Former ambassador: U.S. must repair ties with Egypt
CAIRO — As Abdel Fattah al-Sisi becomes Egypt's president, analysts wonder how he will lead his troubled country and a tumultuous region.
The answer is critical for Egypt's neighbors and the United States.
“I think one thing we will see him talk about … is foreign policy and bringing Egypt back on a regional level,” Issandr El Amrani, regional director for the International Crisis Group in Brussels, said before Sunday's inauguration.
With more than 85 million people, Egypt is the most populous Arab nation. It's a key to three decades of relative peace between Israelis and Arabs, and a vital U.S. ally — at least until now.
Its Suez Canal is essential in world trade, including oil for the West.
And with U.S. policy in “free fall,” according to one American expert, Egypt is even more important to regional politics.
Sisi, 59, a military careerist, was elected two weeks ago on a tide of goodwill and hope for stability.
Egypt has been chaotic since a 2011 revolution and the 2013 ouster — led by Sisi, then the army's chief of staff — of Islamist President Mohamed Morsy.
Hisham Kassem, an Egyptian publisher and human rights advocate, reflects the desperation for normalcy: “These are the times when security considerations and fears of ethnic strife must be taken very seriously. I don't want to carry a Kalashnikov every day to my work and back.”
But deadly, disruptive conflict abounds.
Syria's civil war has killed more than 100,000 and sent more than 2.5 million refugees to other countries; Libya is on the verge of civil war again.
Israelis and Palestinians are at daggers since the collapse of peace talks led by Secretary of State John Kerry.
Sectarian violence is rising in Iraq and Lebanon.
“The region is in the middle of hell right now,” said Jordanian parliamentarian Rula Hroob. She hopes Egypt, “the leader in the Arab world,” will stabilize and enable more countries to do so.
Mohamed Soliman, who heads the foreign relations committee of Egypt's liberal Al Dastour party, agrees: “I see Egypt as the top state when it comes to the major issues in the Middle East — Libya, Palestine and Syria.”
The Crisis Group's Amrani believes Libya is Sisi's “most pressing foreign policy issue,” followed by jihadist threats in the Sinai peninsula spilling into Israeli-Palestinian clashes and Egypt's dispute with Ethiopia over water rights.
Egyptian intelligence, diplomatic and military officials formed a working group on Libya in January. The two countries share a long, porous border and tribal connections that favor smuggling; Libyan fighters have kidnapped Egyptian diplomats, killed Egyptian guest workers and last week shot six Egyptian border guards.
“It is a huge, huge headache,” Amrani said.
Libyan Gen. Khalifa Haftar, battling Islamists in eastern Libya, said he welcomes Egyptian intervention — mindful, no doubt, of Egypt's crackdown on its own Islamists since Morsy's fall.
Amrani says it is a pressing issue because “if Libya becomes a failed state, you will have even more ungoverned spaces for jihadists, more weapons smuggling.”
Egypt, he added, could have “a stabilizing effect.”
“Libya is already a failed state,” said John Bolton, former U.S. ambassador to the United Nations and an American Enterprise Institute fellow. “America knows this painfully clearly as well after the Sept. 11, 2012, attack in Benghazi” that killed U.S. Ambassador Christopher Stevens and three other Americans.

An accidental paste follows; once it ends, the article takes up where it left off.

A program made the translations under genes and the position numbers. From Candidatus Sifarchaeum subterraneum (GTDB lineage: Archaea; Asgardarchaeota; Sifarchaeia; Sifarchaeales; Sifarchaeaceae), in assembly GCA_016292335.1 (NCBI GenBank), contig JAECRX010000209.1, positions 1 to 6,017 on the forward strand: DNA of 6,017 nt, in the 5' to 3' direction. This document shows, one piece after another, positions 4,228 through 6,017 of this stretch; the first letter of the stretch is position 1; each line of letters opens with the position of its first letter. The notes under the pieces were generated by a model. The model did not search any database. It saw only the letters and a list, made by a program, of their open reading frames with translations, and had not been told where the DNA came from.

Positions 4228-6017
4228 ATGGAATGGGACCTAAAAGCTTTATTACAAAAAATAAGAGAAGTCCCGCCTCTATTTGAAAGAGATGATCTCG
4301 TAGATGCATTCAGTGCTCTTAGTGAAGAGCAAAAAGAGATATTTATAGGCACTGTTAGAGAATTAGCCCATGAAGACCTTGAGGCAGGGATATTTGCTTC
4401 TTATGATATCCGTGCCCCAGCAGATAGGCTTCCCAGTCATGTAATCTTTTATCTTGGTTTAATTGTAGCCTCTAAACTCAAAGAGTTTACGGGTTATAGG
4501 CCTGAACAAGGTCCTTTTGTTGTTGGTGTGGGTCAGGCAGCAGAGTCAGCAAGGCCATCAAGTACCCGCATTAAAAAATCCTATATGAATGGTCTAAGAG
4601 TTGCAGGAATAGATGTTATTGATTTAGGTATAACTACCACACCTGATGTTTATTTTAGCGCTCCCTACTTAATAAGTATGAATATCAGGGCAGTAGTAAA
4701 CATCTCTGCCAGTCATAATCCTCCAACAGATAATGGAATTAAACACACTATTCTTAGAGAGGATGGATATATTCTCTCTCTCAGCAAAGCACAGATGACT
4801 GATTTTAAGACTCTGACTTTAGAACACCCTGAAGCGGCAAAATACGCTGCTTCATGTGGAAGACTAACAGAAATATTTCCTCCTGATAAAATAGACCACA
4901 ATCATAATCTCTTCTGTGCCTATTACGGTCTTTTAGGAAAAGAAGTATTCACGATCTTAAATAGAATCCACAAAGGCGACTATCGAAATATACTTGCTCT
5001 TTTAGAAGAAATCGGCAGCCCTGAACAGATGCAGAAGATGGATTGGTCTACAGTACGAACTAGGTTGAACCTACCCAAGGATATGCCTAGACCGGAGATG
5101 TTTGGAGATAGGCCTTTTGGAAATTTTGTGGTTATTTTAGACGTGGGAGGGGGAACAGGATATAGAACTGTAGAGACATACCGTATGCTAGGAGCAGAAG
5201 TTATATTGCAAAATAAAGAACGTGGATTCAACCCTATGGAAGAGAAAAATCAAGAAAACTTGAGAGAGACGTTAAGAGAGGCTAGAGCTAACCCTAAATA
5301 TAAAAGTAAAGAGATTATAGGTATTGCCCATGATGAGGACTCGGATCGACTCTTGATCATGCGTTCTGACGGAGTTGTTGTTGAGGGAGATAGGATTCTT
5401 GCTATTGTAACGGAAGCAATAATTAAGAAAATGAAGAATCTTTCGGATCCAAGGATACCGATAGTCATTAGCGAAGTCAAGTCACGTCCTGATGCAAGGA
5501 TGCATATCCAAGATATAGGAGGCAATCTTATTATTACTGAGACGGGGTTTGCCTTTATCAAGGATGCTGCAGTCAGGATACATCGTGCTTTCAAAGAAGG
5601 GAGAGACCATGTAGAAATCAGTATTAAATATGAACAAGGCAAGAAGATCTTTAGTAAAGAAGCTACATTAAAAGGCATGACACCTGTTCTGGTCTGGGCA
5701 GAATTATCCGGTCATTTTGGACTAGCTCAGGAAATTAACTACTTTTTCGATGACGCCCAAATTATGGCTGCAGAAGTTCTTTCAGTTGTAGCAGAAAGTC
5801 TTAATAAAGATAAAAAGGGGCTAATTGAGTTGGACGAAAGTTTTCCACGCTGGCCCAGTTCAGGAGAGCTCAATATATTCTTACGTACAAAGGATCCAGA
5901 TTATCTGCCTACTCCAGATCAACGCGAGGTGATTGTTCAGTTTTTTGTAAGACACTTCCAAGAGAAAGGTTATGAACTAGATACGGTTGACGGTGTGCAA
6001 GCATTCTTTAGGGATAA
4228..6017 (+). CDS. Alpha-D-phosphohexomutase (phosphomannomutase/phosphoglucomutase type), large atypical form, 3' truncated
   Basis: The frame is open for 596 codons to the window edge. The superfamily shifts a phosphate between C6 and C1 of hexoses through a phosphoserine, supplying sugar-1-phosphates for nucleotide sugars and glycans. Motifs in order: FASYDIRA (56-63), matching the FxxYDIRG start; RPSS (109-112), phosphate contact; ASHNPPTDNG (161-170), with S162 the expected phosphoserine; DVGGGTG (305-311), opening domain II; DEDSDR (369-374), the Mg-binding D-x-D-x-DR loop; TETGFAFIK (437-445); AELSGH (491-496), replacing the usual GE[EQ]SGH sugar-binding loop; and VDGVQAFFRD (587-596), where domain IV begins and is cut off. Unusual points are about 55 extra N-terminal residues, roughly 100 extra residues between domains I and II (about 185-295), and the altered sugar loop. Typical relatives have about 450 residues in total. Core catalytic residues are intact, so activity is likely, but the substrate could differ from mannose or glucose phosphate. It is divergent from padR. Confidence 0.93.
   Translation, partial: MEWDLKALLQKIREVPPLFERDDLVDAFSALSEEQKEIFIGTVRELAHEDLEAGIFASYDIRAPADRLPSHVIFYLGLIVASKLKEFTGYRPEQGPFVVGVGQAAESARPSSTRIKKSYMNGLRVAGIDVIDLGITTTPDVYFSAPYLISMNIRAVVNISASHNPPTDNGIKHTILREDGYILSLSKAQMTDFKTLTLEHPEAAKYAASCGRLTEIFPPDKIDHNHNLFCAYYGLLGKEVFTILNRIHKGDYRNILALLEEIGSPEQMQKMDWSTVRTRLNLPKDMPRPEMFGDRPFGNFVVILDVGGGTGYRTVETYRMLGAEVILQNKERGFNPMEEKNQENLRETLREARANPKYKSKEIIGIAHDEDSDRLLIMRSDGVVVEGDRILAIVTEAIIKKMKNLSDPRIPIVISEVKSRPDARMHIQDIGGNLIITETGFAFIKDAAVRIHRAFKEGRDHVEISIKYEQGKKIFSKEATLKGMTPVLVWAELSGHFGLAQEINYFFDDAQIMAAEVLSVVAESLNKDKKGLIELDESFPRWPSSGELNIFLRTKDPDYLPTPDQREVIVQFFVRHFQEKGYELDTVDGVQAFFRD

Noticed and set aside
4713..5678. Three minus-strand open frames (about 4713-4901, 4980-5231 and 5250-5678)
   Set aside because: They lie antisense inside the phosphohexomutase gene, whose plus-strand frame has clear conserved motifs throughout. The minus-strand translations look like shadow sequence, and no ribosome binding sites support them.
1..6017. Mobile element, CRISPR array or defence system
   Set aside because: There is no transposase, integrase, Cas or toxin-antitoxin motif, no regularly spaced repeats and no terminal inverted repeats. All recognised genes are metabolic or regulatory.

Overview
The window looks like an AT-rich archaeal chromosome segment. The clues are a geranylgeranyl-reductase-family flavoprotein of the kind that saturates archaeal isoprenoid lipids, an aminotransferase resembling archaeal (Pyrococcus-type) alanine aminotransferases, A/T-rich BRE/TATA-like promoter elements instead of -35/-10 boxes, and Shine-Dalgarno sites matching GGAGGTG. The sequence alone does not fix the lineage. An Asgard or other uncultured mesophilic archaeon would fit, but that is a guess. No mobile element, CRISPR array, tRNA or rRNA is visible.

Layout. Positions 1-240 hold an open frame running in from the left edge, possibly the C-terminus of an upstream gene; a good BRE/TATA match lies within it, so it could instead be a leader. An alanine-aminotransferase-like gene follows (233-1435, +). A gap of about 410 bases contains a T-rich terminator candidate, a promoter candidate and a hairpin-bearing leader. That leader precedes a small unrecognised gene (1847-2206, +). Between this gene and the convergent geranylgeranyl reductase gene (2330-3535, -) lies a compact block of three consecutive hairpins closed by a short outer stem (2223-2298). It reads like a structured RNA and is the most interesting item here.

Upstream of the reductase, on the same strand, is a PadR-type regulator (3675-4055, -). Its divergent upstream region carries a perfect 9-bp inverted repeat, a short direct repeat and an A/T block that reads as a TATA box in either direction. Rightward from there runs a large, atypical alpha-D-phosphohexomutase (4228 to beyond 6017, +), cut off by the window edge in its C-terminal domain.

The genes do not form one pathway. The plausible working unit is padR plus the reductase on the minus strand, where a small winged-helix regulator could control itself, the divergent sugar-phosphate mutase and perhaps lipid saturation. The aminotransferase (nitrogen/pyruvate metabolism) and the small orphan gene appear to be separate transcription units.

“I entirely sympathize with Egypt and those who hold the view of Libya's importance,” Bolton said. “It's an example of how, just a few years ago, we would have worked with Egypt to help resolve that problem … but (President) Obama doesn't seem to give it a priority.”
Instead, he said, “Obama's policy in the Middle East is in a free fall everywhere,” including Egypt, for the first time since its U.S.-brokered treaty with Israel in 1979.
‘A Damocles sword'
Strained relations between Washington and Cairo could lead Egypt to make new friends or act on its own.
The United States has dominated the Middle East since 1956 but now “is leaving and pivoting toward Asia,” said Kassem, the Egyptian publisher.
That places Egypt “historically and geographically to become the hub of the new regional security order.” He lists “money laundering, arms and human trafficking, and drug smuggling” as its core challenges.
Arab armies are mostly tribal, Kassem explained, but Egypt's ranks as the 13th-most-powerful on some military charts. Although its army aligned closely with the U.S. military after 1979, the Obama administration has frozen much of the nation's $1.3 billion annual aid since Morsy's ouster.
That led Russia to make overtures to Egypt, and Cairo has hinted it might buy Russian arms.
“The (U.S.) gesture of holding back aid and using it as a Damocles sword over our necks has gone down very badly on all levels,” said Ali Abdel Wahab, a member of Egypt's Council of Foreign Affairs.
It also bothers U.S. experts such as Bolton.
“Egypt is a very important relationship, and we have let what we have built up, in 30-plus years, evaporate in less than three years,” he said. “The opportunity to turn the page exists once Sisi is inaugurated, and that would be the sensible thing for Obama to do.
“Especially given the significance of dealing with Egypt, in dealing with the broader Middle East.”
Betsy Hiel is the Tribune-Review's foreign correspondent. Email her at firstname.lastname@example.org.
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